Can’t connect directly to the internet.   Doesn’t decode the signal from an ISP.  

A router interfaces with a modem and creates a private network in a home, office, or business, for example, a café. At the point when you interface a gadget to Wi-Fi, it connects with a local router.

Routers interface smart gadgets, including cell phones, smart speakers, for example, Amazon Echo, and smart home items, for example, light bulbs and security systems.

Some ISPs offer routers for rental. To get the most recent innovation, it’s worth buying one. Purchasing a wireless router implies you can pick the model that is best for your home or office or has advanced highlights for gaming and different activities in the event that you need them.

In certain situations, one wireless router isn’t sufficient to cover a whole home or office because of a vast space or one with a complicated format, various floors, or impenetrable walls To avoid dead zones, buy range extenders that interface with the router and grow its span. Nonetheless, that generally implies less bandwidth in zones close to the extender, which converts into slower browsing and download speeds. That is when investing into a mesh network might make sense.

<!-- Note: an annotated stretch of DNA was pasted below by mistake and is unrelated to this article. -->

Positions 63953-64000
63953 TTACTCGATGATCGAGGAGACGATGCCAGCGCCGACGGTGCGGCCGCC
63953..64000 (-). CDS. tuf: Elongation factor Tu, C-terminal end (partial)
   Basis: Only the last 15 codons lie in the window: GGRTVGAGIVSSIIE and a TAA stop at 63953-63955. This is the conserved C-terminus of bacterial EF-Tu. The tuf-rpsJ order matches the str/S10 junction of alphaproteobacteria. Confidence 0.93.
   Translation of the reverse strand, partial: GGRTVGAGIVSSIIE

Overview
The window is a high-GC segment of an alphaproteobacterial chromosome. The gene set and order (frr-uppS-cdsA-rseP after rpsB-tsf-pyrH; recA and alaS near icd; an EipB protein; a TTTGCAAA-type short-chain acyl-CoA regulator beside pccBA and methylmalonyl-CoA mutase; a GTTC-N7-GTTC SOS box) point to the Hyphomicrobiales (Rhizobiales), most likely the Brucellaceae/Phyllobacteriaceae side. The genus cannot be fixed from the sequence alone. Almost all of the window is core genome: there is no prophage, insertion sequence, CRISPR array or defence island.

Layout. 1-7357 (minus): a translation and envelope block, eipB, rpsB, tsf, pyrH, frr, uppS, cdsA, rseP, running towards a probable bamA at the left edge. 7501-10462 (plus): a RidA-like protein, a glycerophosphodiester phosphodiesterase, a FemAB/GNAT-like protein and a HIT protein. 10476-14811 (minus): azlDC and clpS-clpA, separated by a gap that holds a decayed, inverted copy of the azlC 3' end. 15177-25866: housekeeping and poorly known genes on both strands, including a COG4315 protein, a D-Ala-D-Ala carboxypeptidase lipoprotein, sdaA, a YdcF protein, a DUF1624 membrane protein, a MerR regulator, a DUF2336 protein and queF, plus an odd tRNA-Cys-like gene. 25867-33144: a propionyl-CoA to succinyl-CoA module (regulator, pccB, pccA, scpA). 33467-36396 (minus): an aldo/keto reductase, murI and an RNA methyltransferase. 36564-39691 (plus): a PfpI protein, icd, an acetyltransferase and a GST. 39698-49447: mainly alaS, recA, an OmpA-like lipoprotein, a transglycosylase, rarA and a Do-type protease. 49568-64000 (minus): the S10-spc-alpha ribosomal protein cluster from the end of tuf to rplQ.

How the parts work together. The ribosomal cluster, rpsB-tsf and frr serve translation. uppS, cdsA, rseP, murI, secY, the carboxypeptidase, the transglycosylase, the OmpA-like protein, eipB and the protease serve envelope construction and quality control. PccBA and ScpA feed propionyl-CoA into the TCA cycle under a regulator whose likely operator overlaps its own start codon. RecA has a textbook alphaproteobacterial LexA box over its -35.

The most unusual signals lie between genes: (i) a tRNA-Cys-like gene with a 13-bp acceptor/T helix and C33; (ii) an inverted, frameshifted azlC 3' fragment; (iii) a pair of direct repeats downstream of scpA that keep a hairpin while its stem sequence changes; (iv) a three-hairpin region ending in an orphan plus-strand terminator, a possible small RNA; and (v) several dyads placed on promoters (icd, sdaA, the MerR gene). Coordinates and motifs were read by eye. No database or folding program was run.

A Wi-Fi mesh network consists of one essential router and a few satellites, or nodes, that hand-off the wireless signal starting with one then onto the next, similar to a chain. As opposed to extenders that discuss just with the router, mesh network nodes communicate with each other, and there’s no less of bandwidth. The signal is pretty much as amazing as though you were close to the essential router. There’s no limit to the number of nodes you can set up, and you can oversee it using a cell phone.

Whether you need a range extender or a mesh network relies upon the size of the space and how much bandwidth is required.

Related: Modem and its Types


Please feel free to give your comment if you face any difficulty here.